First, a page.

Researchers call for conservation zone for killer whales in B.C.

Conservation & Preservation

 

A pod of about thirty orcas (killer whales) swims along the west coast of Vancouver Island off the West Coast Trail in this Jun. 12, 2002 file photo. Scientists are proposing that a key feeding ground for orcas near San Juan Island should be protected.
A pod of about thirty orcas (killer whales) swims along the west coast of Vancouver Island off the West Coast Trail in this Jun. 12, 2002 file photo. Scientists are proposing that a key feeding ground for orcas near San Juan Island should be protected.
Photo Credit: Debra Brash, Victoria Times Colonist

Wildlife researchers have identified the key feeding area for a critically endangered population of killer whales near Vancouver Island and proposed the creation of a unique, miniature conservation zone for the few square kilometres encompassing the animals' favourite seafood restaurant.

The international team of scientists, including University of British Columbia biologist Rob Williams and colleagues from Britain and the U.S., spent four months in the summer of 2006 painstakingly monitoring the movements of a three-pod population of killer whales in waters off B.C. and Washington state that numbers just 87 individuals — so few that every animal has been identified from distinctive markings.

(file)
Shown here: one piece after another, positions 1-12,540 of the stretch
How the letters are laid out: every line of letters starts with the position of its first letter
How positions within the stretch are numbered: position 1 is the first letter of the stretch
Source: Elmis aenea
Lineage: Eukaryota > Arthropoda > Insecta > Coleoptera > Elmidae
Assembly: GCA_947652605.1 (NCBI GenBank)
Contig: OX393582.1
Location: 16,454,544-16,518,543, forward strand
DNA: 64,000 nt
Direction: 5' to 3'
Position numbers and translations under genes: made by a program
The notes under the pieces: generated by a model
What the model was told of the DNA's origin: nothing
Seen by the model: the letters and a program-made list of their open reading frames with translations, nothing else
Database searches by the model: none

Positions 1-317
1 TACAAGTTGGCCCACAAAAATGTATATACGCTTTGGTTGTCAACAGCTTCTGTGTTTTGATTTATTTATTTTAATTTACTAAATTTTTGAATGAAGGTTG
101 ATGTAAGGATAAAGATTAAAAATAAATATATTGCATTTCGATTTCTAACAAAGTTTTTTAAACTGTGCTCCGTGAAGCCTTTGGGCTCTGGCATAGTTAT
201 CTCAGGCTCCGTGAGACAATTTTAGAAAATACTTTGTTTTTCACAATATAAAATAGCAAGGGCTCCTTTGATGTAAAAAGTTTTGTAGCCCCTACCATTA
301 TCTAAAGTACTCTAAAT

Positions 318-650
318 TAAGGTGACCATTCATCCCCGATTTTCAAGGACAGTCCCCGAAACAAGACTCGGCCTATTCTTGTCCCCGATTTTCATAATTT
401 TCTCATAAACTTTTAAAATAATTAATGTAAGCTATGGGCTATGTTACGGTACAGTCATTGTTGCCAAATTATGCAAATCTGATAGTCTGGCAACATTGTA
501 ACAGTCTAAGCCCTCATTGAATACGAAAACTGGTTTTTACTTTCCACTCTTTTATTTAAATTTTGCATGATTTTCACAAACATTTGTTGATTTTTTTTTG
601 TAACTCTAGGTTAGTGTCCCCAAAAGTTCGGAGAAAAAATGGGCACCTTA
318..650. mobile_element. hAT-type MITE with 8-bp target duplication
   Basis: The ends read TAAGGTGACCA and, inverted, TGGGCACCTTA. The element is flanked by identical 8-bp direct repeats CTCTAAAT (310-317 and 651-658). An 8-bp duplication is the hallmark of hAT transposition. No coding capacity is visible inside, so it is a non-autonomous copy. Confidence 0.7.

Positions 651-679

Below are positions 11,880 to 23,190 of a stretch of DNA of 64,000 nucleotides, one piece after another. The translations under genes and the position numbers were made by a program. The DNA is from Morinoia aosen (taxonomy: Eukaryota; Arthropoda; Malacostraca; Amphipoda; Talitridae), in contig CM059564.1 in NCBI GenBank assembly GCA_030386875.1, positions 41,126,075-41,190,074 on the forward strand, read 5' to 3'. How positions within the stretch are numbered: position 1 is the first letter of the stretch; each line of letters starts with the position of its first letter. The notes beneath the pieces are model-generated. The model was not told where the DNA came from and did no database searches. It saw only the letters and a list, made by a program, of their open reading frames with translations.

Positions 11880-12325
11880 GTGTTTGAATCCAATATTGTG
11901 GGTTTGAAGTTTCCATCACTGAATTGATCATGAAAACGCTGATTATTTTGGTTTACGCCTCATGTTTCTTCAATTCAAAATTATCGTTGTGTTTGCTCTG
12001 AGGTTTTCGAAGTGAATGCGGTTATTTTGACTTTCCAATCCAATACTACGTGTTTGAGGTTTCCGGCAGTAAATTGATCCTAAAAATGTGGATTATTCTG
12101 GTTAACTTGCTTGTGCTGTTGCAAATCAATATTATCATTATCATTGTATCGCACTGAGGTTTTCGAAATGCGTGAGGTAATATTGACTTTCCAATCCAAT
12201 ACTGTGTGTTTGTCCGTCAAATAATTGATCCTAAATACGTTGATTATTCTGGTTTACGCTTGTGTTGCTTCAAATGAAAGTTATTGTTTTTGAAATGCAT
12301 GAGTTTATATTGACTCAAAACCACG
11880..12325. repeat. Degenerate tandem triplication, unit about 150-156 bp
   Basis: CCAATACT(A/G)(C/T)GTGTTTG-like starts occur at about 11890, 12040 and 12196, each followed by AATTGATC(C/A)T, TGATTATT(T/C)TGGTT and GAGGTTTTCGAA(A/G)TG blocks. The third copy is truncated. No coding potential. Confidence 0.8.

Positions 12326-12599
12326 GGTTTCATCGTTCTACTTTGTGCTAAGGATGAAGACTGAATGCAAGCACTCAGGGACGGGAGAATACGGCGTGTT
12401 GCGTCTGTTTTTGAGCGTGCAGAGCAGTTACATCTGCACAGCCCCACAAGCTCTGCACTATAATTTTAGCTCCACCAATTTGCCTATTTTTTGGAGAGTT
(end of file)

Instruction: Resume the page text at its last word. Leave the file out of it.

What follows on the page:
The researchers found the whales were about three times more likely to feast on Chinook salmon — their preferred meal — in a narrow coastal strip south of Washington's San Juan Island than anywhere else in their summer range.

In an article published in the latest issue of the journal Animal Conservation, the scientists propose strict protections on this whale-dining "hot spot," arguing that the no go zone is small enough to establish a practical system for diverting all boat traffic but large enough to guarantee the whales unfettered feeding.

"Protecting even small patches of water can provide conservation benefits, as long as we choose the spots wisely," said lead researcher Erin Ashe, a biologist at Scotland's University of St. Andrews, in a summary of the study.

She and Williams told Canwest News Service that a similarly small sanctuary created in 1982 at the north end of Vancouver Island — the Robson Bight Ecological Reserve — has successfully protected an area where killer whales in a different population gather to rub their bodies on pebbled beaches.

The proposed Marine Protected Area (MPA) near San Juan Island — a rectangular zone measuring about two kilometres by 12 kilometres — would be the first reserve designed specifically to prevent human disturbance of a killer whale feeding ground.

 

More to the story: www.globaltvbc.com/technology/Researchers+call+conservation+zone+killer+whales/2375408/story.html

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